Does hosting with WP Engine improve the page speed of your website or blog?

Chances are that your website page speed will most probably increase. Note that several factors affect page speed, not just the hosting server. Before hosting our websites with WP Engine, we had optimized page loading speed via popular WordPress plugins, like Total Cache, by reducing images’ size, caching with CDN and installing speed-optimized themes by ThemeForest. We even tried Nginx for WordPress instead of resource-hungry Apache configuration!

You may not notice a significant change in your Google Analytics data though. Our own data suggests that visitors continue accessing the websites at the usual speeds, unless Analytics’ data are off.


We recommend checking the data at Webmaster Tools alternatively. More specifically, we are interested in the ‘Crawl Stats’ tab, where ‘time spent downloading a page’ is found. If the chart shows a declining line such as in the charts above, you can be sure your website’s page speed has improved. Even if your visitors do not concur, Googlebot’s activity is an undeniable proof.

IWP Engine WordPress Hosting OctoberPress14 special offern Google’s eyes your website speed has increased. As page speed plays a crucial role in search engine rankings nowadays, we wouldn’t be surprised if your page rankings will have a boost.

People over at WP Engine celebrate OctoberPress Hosting Fest and offer a discount code good for 3 free months of hosting with an annual hosting plan! The personal plan starts at $29/month, so the ‘OctoberPress14‘ discount code will save you $87 when you sign up for a year.

Photo by Alejandro Mejía Greene.

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Monetizing Youtube is relatively easy. You just accept YouTube monetization for your uploaded personal videos. What happens though when you want to drive YouTube revenue to your Google AdSense business account? Here is how to associate your YouTube channel with your business AdSense account.

The problem I solved: Having monetized my personal YouTube channel, I needed all the YouTube revenue to end up to my company’s accounts. Given YouTube creators can only be paid through Google AdSense, I had to associate my YouTube videos with my company’s AdSense business account.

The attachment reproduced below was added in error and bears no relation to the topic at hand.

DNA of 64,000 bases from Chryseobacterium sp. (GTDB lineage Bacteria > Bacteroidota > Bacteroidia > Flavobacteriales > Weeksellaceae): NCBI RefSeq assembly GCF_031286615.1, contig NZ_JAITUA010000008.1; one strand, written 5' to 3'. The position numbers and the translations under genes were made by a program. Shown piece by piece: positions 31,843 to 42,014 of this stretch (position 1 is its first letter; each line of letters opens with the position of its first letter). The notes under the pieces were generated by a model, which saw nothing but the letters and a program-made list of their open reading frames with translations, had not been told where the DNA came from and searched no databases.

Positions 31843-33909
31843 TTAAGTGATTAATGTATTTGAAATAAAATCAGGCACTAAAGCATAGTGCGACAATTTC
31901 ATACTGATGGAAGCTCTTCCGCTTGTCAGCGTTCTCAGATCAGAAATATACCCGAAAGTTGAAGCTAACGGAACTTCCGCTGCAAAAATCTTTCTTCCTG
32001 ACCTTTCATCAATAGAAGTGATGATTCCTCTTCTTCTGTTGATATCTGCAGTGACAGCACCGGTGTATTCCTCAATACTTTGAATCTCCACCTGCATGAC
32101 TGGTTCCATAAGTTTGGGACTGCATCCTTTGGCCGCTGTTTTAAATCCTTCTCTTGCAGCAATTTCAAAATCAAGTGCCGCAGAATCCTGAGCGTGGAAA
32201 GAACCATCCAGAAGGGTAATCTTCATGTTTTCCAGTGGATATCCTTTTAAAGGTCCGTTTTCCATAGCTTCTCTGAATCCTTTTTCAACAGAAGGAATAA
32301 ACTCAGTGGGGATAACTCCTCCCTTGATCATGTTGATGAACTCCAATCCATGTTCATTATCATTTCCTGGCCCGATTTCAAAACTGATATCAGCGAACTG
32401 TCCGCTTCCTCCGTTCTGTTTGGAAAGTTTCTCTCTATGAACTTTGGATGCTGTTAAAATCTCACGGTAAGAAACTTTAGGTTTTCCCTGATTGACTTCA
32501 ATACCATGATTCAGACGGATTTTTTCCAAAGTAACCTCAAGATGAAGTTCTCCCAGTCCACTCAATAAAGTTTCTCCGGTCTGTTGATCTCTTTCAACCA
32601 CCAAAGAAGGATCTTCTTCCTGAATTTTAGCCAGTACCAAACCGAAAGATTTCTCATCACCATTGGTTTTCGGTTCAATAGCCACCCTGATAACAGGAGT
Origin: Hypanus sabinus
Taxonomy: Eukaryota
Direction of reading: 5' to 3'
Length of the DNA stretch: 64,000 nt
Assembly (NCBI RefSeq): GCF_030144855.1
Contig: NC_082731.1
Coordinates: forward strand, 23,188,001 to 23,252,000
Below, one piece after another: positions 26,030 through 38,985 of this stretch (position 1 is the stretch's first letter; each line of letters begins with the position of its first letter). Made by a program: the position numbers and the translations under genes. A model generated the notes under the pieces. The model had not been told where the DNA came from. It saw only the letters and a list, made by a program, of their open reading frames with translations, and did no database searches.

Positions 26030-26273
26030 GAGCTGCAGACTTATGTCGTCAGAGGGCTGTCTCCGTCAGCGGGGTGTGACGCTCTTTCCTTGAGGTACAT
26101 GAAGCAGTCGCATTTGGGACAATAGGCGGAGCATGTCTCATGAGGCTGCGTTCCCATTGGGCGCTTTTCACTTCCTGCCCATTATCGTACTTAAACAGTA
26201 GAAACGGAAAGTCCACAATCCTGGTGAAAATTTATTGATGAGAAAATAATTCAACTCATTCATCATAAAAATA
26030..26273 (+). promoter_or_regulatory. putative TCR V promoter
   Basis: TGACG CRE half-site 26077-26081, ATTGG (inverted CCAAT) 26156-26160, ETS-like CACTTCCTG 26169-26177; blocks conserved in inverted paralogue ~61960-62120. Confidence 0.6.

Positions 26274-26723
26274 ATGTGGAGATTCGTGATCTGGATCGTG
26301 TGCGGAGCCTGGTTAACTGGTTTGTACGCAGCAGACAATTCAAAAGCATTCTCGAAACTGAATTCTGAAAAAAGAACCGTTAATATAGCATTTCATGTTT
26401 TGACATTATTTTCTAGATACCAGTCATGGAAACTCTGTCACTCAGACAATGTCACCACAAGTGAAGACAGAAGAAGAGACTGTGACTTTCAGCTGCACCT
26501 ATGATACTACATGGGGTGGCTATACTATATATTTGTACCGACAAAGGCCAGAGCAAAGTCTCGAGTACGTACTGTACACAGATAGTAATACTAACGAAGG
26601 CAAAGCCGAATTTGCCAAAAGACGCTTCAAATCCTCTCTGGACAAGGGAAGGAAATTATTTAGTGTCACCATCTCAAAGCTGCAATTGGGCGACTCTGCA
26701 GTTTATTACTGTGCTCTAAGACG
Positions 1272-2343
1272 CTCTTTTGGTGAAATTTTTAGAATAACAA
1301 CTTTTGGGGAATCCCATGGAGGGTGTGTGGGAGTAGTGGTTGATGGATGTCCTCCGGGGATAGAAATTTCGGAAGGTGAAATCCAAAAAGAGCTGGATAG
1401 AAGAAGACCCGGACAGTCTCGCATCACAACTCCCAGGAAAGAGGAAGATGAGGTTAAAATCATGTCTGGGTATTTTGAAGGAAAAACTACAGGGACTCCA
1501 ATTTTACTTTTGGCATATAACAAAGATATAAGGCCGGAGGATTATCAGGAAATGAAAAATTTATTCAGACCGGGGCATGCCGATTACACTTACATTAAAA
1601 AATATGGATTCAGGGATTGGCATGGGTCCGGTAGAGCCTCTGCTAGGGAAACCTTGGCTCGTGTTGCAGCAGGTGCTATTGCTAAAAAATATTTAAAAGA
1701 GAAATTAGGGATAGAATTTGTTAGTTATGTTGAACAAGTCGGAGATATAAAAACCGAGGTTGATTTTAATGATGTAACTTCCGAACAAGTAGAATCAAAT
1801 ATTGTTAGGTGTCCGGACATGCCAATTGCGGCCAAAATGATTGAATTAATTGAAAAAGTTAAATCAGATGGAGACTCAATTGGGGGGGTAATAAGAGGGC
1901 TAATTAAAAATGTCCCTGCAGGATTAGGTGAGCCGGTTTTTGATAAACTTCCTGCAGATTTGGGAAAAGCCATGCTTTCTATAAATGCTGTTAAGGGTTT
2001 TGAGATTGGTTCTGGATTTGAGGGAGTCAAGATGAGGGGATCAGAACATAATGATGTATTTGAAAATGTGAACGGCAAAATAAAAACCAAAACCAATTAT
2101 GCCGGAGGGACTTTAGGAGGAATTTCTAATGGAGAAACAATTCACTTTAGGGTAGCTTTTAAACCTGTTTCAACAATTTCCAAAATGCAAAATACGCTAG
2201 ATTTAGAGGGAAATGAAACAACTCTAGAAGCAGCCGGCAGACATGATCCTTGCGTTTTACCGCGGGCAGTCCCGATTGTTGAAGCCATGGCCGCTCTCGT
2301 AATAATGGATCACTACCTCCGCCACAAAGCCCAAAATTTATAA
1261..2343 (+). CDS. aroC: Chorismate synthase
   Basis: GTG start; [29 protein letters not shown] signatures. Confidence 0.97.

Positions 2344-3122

If you started out with Google AdSense like me, you have already got yourself a personal account to monetize your websites and blogs. You registered your domain, built a website, began blogging and adding content. Nice. Given the website had already reserved space for advertising, you thought:

[dt_quote type=”blockquote” font_size=”big” animation=”fade” background=”fancy”]Let’s monetize and make money by adding Google AdSense ads![/dt_quote]

So, you added AdSense code all over your website, hoping that some of your readers would eventually click on those ads. As a newcomer to the online advertising world, you opened a personal account just like everyone else.

At first your efforts seemed to go unnoticed. No clicks, no revenue. Yet, you weren’t disappointed. You kept on creating unique and useful content for your website’s visitors. Besides, that was just a hobby for you. You never thought of turning professional as a blogger.

And then it happened! Your Google AdSense account began showing some revenue. At last, your first dollar made out of thin air had come your way; because building a website is thin air if you think of it!

Long story short, your earnings began increasing and you decided to take it to the next level by the time earnings justified to start your own business! Thus, you opened a new business account at Google AdSense, deleted previous code (originating from your personal AdSense account) and installed the new one.

At this point you should have:

  • An inactive personal account; and
  • An active account under your business name (or company).

You no longer need to sign in to your personal account, since you manage all advertising streams via your business one.

Great! So, what is the problem?

The problem comes out when you monetize your personal YouTube account.

YouTube monetization revenue is automatically deposited to a Google AdSense account

Back when you started blogging and uploaded your first videos at YouTube, you really didn’t think of your new online adventure as a way to make money. Indeed, most of people are using the web just for fun just like you used to. YouTube monetization was an unknown term.